School districts across Massachusetts are receiving a major influx of cash from the federal government, and with students now back in the classroom, many are reimagining education in the post-pandemic era.
Congress approved three rounds of funding to help schools safeguard against COVID-19 and rebound in the years ahead.
Those bills – including the Biden administration's signature American Rescue Plan – will deliver a combined $2.8 billion in emergency relief funding for educational programs in the Bay State, according to figures compiled by the National Conference of State Legislatures.
That money represents a historic investment for districts like Boston, which will receive some $431 million in funding. That's roughly one third of the district's annual budget, said Will Austin, CEO of the nonprofit Boston Schools Fund.
"I think the most important thing is that children, families and educators should know that every child in Boston public schools has a $9,000 stimulus check with their name on it," Austin said.
The nonprofit, which supports schools in the city, is encouraging the public to weigh in on how the money should be spent in the years ahead. Districts face a July 30 deadline to send their plans to the state.
"You should see where the money was spent," Austin said. "That's the test of this. You should see the resources your child has been lacking for the last year."
As Boston navigated remote learning and the return of in-person classes, it used federal money allocated last year for purchases such as replacing some 7,000 windows, installing new air purifiers and launching a pooled COVID testing system.
The district also hired 90 social workers and family liaisons to support the social and emotional needs of students.
But there's plenty left over for the district to dream big about longer-term investments, including amenities sometimes seen in more affluent suburbs.
Boston Public Schools Superintendent Brenda Cassellius said the federal money will help level the playing field for students in different parts of the city. Among her priorities is creating libraries in all schools, and dedicating $16.5 million toward summer school opportunities for some 27,000 students. BPS will also offer more support services for students with disabilities and students who are English language learners.
"Families have said that they very much valued this past year having a closer connection, and having folks at the school that speak their language, that they can trust who are just focused on their issues, and making sure that they have information, and that they're connected to the resources that they need for their family," Cassellius told NBC10 Boston.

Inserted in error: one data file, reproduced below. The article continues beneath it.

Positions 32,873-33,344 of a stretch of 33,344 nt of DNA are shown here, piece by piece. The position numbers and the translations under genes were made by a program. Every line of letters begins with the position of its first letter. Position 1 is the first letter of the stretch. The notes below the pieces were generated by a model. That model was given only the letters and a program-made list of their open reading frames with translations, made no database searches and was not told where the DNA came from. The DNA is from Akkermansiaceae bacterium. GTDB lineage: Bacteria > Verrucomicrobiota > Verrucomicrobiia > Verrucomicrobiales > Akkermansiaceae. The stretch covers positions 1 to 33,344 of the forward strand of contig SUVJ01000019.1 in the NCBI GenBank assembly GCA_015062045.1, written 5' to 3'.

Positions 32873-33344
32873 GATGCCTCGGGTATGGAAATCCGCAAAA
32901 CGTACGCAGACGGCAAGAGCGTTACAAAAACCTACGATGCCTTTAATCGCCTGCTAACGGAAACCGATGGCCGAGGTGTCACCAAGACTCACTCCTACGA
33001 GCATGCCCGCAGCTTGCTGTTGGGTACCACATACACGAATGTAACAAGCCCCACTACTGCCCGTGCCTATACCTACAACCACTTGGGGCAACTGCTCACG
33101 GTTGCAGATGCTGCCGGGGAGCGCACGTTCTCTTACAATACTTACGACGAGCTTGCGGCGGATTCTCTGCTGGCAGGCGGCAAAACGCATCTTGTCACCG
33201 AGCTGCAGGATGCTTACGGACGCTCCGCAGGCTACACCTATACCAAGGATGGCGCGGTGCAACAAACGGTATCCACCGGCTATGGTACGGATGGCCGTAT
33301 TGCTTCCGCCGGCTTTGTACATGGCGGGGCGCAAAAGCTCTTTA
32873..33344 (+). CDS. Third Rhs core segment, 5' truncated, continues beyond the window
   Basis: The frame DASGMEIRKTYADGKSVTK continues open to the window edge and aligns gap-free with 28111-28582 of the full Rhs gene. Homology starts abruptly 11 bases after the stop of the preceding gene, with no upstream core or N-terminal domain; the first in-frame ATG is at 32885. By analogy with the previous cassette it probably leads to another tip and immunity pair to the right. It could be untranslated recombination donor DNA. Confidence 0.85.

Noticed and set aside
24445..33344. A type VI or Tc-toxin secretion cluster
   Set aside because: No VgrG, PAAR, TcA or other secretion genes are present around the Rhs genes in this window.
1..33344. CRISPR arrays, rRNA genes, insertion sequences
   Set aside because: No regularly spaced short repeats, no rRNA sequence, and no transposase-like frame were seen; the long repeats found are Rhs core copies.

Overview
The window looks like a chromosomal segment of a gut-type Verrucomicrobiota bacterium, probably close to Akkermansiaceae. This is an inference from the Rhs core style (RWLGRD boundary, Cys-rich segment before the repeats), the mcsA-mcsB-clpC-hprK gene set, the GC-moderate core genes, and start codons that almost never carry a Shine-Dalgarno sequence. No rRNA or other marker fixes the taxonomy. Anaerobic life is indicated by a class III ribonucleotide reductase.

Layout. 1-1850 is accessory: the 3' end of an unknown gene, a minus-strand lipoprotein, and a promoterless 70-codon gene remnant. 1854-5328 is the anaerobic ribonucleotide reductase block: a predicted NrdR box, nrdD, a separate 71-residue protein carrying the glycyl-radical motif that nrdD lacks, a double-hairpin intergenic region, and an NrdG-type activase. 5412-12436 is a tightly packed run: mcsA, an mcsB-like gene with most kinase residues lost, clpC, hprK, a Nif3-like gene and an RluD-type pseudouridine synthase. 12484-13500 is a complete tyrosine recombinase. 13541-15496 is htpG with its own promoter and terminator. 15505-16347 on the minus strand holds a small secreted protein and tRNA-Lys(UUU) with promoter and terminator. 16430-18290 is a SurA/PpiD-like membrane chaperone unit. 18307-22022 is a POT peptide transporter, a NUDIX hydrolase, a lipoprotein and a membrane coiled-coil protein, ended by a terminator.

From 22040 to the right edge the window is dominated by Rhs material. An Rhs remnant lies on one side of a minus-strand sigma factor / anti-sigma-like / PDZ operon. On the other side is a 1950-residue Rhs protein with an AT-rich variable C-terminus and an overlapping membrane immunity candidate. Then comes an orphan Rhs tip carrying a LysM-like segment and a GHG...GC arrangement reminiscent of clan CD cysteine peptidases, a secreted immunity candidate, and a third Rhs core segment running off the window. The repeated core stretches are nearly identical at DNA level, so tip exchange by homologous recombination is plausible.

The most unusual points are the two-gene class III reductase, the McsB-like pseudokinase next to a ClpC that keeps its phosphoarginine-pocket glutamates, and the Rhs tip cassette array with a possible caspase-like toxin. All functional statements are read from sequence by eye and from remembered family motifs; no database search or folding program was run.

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But agreeing on priorities won't be easy. The district recently formed a group of community stakeholders to make recommendations.
"We can assure the public that it's going to be well spent because we are involving the public in those decisions," Cassellius said.
The amount districts are receiving varies widely. Funding was distributed based on the existing allocations that districts receive under the federal Title I program, which takes into account factors such as the size of the district and the number of students it educates who come from low-income families, or who are homeless or in state care.
At the bottom end of the scale, some communities such as Norfolk, Lincoln and Dover got less than $300,000 in relief funding, while others like Salem will receive close to $15 million.
Congress also allowed states to reserve 10% of the relief money. Massachusetts used some of that money early on to help districts implement remote learning programs. Another $25 million from that pool will provide grants for districts to operate so-called Acceleration Academies, which provide early literacy programs for students in kindergarten through grade two, and math acceleration programs for students entering grades three, four, eight and 10, according to data compiled by NCSL.
The state is also offering matching grants for districts that offer summer school programs with a mix of in-person academic programs and recreational activities, according to NCSL.
With sanitation in focus this school year, Salem created a new position and promoted facilities director Zissis Alepakis to oversee cleaning and disinfection in its public school buildings.
He showed the NBC10 Boston Investigators some of the upgrades now in place at Collins Middle School, including sanitation guns, touchless water fountains and better ventilation systems.
"We're bringing 100% fresh air into the building," he said.
Salem Superintendent Stephen Zrike said he’s now looking ahead to the long-term effects of the coronavirus pandemic, which upended the lives of many students. Mental health services are one area of focus, he said.
Zrike said he feels a responsibility to make sure the money is well spent in the years ahead.
"This is uncharted territory," he said. "While it's a good problem to have, I don't want to look back and say we wasted it."